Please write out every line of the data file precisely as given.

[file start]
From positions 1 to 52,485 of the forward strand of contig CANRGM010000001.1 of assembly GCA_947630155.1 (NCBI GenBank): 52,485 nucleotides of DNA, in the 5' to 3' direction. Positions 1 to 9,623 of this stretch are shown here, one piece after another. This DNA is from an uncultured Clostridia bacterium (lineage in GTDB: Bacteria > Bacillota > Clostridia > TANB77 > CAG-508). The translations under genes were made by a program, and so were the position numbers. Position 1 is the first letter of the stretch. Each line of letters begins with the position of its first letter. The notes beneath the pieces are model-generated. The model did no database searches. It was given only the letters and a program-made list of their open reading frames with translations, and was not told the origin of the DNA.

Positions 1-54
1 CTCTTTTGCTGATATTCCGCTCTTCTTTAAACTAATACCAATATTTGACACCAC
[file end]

From positions 1 to 52,485 of the forward strand of contig CANRGM010000001.1 of assembly GCA_947630155.1 (NCBI GenBank): 52,485 nucleotides of DNA, in the 5' to 3' direction. Positions 1 to 9,623 of this stretch are shown here, one piece after another. This DNA is from an uncultured Clostridia bacterium (lineage in GTDB: Bacteria > Bacillota > Clostridia > TANB77 > CAG-508). The translations under genes were made by a program, and so were the position numbers. Position 1 is the first letter of the stretch. Each line of letters begins with the position of its first letter. The notes beneath the pieces are model-generated. The model did no database searches. It was given only the letters and a program-made list of their open reading frames with translations, and was not told the origin of the DNA.

Positions 1-54
1 CTCTTTTGCTGATATTCCGCTCTTCTTTAAACTAATACCAATATTTGACACCAC